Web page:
Stalinism in the White House

Finishing up John Lewis Gaddis’ The Cold War: A New History, a passage on the Marshall Plan resonated with me, in chilling fashion.

Gaddis observes (pp. 103-104) that the exhausted Soviet Union could never have competed with the Americans in resuscitating European economies after the Second World War:

The Americans had another advantage, however, that had nothing to do with their material capabilities: it was their pragmatic reliance on spontaneity. . . . They were impatient with hierarchy, at ease with flexibility, and profoundly distrustful of the notion that theory should determine practice rather than the other way around.

It did not unduly disturb Truman and his advisors, therefore, when the American military authorities in Germany and Japan reqrote their directives for the occupation of those countries to accommodate the realities that confronted them. . . . Nor, staunch capitalists though they were, did Washington officials object to working with European socialists to contain European communists. Results were more important than ideological consistency.

The next time some neoconservative starts comparing George W. Bush with Harry Truman, keep this passage in mind. One could describe the current White House in many ways, but “pragmatically focused”, “results over ideology”, and “accommodating to realities on the ground” would not be the phrases that come to mind.

But Gaddis does present something that does raise the shock of recognition:

The Soviet Union under Stalin, in striking contrast, suppressed spontaneity wherever it appeared, lest it challenge the basis for his rule. But that meant accepting the proposition that Stalin himself was the font of all wisdom and common sense, claims his acolytes made frequently. . . So this was what the aspirations of Marx and the ambitions of Lenin had come down to: a sytem that perverted reason, smothered trust, and functioned by fear.

No, George W. Bush is not Stalin. But the insistence on secrecy and centralized control, perfected by his Imperial Vice President, the claim that it is always right, the assault on science and professionalism, and the demand for untrammeled power resting on absolute trust, bears a frightening resemblance to regimes past.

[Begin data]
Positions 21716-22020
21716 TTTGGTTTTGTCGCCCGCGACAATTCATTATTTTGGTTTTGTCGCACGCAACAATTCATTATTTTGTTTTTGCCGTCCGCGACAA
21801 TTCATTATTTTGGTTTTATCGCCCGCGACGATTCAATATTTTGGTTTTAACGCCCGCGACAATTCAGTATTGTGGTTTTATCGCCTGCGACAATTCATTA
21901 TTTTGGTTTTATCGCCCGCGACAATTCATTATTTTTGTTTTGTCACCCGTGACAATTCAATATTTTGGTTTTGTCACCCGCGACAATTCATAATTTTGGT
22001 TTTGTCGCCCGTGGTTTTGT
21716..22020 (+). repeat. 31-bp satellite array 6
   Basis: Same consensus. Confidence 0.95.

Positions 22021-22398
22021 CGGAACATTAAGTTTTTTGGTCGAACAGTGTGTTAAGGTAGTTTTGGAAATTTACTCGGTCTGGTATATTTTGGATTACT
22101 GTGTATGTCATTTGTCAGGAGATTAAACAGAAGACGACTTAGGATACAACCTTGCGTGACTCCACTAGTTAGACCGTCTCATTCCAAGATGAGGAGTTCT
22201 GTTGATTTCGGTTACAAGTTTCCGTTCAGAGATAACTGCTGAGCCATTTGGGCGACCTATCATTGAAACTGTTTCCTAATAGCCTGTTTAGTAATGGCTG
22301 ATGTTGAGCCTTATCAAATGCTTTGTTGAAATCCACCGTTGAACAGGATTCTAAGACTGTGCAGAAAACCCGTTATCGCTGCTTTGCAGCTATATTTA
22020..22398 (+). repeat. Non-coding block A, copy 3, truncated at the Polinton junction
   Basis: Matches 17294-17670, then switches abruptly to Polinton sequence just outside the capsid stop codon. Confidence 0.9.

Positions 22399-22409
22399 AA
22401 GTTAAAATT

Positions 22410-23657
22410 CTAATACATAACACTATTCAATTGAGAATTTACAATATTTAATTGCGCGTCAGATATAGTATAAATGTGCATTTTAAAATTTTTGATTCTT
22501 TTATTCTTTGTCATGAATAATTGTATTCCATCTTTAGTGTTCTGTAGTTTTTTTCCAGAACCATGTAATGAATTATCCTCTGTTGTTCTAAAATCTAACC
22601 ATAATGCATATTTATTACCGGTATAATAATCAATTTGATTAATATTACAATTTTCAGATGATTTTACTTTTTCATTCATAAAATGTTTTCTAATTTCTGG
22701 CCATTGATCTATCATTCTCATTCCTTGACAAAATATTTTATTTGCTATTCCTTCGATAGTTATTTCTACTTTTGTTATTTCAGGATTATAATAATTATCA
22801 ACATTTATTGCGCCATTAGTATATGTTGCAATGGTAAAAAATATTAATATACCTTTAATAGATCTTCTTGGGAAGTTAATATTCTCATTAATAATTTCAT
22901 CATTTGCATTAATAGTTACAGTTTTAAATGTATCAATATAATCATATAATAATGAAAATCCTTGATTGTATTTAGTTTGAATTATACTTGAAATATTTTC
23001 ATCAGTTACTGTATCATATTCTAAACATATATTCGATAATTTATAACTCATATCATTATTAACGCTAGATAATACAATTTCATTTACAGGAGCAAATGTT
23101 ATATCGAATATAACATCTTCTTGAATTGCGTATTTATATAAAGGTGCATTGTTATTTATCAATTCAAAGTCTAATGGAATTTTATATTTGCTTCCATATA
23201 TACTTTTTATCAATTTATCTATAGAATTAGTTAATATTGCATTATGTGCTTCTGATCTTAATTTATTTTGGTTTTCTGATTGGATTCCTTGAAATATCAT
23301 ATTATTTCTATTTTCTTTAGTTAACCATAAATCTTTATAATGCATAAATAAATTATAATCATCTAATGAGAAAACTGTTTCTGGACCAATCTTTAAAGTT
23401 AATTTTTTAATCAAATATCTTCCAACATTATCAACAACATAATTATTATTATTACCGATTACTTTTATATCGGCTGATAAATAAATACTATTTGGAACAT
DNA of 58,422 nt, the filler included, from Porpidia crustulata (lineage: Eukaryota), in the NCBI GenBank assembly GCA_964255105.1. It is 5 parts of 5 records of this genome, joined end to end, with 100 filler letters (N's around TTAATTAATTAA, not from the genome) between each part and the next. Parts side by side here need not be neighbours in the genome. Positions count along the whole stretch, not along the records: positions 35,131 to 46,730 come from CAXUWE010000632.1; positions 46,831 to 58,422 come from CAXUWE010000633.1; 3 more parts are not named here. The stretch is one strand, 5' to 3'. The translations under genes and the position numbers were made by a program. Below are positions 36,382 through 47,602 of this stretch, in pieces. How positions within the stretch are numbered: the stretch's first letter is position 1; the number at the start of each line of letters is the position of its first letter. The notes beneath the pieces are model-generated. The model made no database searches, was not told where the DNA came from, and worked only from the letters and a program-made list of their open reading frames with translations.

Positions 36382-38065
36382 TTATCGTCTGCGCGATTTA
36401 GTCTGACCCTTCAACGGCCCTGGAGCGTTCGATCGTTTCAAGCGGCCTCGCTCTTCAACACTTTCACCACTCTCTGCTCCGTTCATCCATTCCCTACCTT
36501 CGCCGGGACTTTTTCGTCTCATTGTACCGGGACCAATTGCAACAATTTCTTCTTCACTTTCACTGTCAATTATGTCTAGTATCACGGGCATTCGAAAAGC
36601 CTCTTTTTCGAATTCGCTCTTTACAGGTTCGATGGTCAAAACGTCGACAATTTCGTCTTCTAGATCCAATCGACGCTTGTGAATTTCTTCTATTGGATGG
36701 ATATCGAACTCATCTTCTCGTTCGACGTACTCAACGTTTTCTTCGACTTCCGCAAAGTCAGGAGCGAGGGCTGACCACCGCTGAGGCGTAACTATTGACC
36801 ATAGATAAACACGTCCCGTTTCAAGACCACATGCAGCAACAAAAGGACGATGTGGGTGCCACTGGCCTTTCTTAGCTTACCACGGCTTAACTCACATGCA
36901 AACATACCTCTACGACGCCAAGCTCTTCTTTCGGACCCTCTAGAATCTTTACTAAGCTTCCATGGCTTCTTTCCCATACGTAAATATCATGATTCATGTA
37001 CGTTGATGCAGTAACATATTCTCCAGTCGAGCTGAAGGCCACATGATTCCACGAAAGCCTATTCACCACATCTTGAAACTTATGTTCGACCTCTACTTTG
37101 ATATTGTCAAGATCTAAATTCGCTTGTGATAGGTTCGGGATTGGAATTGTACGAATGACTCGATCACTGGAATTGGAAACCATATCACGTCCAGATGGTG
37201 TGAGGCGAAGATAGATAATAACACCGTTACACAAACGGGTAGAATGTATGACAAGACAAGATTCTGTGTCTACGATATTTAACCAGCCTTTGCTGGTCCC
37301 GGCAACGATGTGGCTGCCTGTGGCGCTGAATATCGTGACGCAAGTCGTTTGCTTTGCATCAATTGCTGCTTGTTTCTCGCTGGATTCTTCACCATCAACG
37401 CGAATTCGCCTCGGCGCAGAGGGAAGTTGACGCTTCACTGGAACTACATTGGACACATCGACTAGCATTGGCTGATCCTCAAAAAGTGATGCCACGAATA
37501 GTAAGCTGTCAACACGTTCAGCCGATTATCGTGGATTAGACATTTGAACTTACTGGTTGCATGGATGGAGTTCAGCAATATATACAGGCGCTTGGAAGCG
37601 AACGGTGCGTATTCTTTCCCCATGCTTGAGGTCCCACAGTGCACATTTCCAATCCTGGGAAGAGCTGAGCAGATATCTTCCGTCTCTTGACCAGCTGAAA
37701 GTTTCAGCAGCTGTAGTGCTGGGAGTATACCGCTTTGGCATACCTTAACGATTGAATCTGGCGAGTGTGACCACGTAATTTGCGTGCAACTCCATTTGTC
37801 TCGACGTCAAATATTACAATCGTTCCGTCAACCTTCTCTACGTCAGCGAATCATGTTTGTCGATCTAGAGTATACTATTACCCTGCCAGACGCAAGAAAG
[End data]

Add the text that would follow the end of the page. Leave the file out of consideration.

The issue here isn’t whether the current administration will destroy our democracy: I don’t think it will, partially because of last year’s elections. Rather, recall the Gaddis’ point is that the Soviet Union could not compete internationally with its ideological adversary precisely because of its ideological inflexibility. The facts did not conform to the theory, and were thus disposed of.

Radical Islam is not the ideological threat that fascism was, but it is a serious threat nonetheless. It competes with us throughout the 1 billion-strong Muslim world (and thus large portions of Europe as well). And the rigidity of the Bush Administration–its insistence on pursuing torture even when it doesn’t work and alienates our allies, its conflation of different threats, its inability to come up with ways to attack radicalism outside of military force–is making it stronger and stronger.

Author: Jonathan Zasloff

Jonathan Zasloff teaches Torts, Land Use, Environmental Law, Comparative Urban Planning Law, Legal History, and Public Policy Clinic - Land Use, the Environment and Local Government. He grew up and still lives in the San Fernando Valley, about which he remains immensely proud (to the mystification of his friends and colleagues). After graduating from Yale Law School, and while clerking for a federal appeals court judge in Boston, he decided to return to Los Angeles shortly after the January 1994 Northridge earthquake, reasoning that he would gladly risk tremors in order to avoid the average New England wind chill temperature of negative 55 degrees. Professor Zasloff has a keen interest in world politics; he holds a PhD in the history of American foreign policy from Harvard and an M.Phil. in International Relations from Cambridge University. Much of his recent work concerns the influence of lawyers and legalism in US external relations, and has published articles on these subjects in the New York University Law Review and the Yale Law Journal. More generally, his recent interests focus on the response of public institutions to social problems, and the role of ideology in framing policy responses. Professor Zasloff has long been active in state and local politics and policy. He recently co-authored an article discussing the relationship of Proposition 13 (California's landmark tax limitation initiative) and school finance reform, and served for several years as a senior policy advisor to the Speaker of California Assembly. His practice background reflects these interests: for two years, he represented welfare recipients attempting to obtain child care benefits and microbusinesses in low income areas. He then practiced for two more years at one of Los Angeles' leading public interest environmental and land use firms, challenging poorly planned development and working to expand the network of the city's urban park system. He currently serves as a member of the boards of the Santa Monica Mountains Conservancy (a state agency charged with purchasing and protecting open space), the Los Angeles Center for Law and Justice (the leading legal service firm for low-income clients in east Los Angeles), and Friends of Israel's Environment. Professor Zasloff's other major activity consists in explaining the Triangle Offense to his very patient wife, Kathy.